MOSCOW (Reuters) -- Investigators have closed an investigation into the shooting by Bolshevik revolutionaries of Russia's last Tsar Nicholas II and his family in 1918, ITAR-TAS news agency reported.
Launched after the Soviet Union collapsed in 1991, the investigation was broadly viewed as a review of the country's communist past -- considered by some as 70 years of national glory and others as a bloody nightmare.
"Today I signed an order to close this criminal case," ITAR-TASS quoted investigator Vladimir Solovyov, who has conducted the inquiry for 15 years as saying.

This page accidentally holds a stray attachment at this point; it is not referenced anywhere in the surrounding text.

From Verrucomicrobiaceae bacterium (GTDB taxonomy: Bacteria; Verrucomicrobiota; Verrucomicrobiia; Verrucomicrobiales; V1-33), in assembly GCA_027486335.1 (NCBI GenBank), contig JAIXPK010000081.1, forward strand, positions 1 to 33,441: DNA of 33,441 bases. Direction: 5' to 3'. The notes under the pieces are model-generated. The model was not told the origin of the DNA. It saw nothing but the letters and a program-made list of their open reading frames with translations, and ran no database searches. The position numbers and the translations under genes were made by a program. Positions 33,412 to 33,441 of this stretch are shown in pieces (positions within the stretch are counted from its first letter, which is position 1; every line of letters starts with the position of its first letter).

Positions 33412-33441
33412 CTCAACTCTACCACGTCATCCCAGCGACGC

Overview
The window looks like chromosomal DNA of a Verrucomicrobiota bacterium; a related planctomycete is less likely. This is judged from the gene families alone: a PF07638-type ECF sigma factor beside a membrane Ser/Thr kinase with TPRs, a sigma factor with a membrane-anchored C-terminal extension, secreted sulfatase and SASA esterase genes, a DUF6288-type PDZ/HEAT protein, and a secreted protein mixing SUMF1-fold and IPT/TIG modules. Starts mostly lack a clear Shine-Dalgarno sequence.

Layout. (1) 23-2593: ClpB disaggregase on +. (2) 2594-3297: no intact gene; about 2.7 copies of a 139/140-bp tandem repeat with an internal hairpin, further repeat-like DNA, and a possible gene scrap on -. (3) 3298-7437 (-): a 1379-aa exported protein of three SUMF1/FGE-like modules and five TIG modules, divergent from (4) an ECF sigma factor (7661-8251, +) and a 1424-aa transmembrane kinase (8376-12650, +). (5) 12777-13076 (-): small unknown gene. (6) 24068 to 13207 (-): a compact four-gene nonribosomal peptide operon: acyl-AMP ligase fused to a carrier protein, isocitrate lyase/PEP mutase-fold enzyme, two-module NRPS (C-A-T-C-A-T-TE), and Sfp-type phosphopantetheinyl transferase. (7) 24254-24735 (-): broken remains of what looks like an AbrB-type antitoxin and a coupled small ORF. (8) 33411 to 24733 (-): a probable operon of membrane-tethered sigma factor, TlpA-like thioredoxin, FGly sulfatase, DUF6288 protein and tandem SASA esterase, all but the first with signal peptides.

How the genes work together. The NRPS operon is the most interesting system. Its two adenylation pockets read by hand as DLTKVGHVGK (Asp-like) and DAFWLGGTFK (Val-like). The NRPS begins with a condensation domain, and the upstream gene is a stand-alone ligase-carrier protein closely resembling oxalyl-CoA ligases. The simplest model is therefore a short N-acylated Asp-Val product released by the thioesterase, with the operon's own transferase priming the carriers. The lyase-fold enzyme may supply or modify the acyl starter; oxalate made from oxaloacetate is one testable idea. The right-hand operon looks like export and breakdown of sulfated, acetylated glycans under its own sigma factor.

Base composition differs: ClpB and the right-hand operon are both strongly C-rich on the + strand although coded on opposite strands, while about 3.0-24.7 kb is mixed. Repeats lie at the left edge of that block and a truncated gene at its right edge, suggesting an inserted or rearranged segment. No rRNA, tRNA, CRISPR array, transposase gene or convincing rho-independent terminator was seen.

"We have no information which would suggest that those were not the royal family," he said of the bodies of the tsar, his wife, and three of his children.
A group of Bolsheviks dumped their bodies in a pit near the house in the town of Yekaterinburg in the Urals where they had shot the family during a civil war between supporters of the emperor and revolutionaries who supported Vladimir Lenin.
"Their bodies and the cause of their death have been identified," Solovyov said.
The family was reburied in the imperial crypt of the St. Peter and Paul Cathedral in St. Petersburg. Officials said last year they had identified the missing remains of Nicholas II's 13-year-old heir Grand Prince Aleksei and daughter Grand Princess Maria.
Solovyov said the results of the investigation will be presented in early March at a conference but that the issue of what to do with the remains of Grand Prince Aleksei and Grand Princess Maria was still to be decided.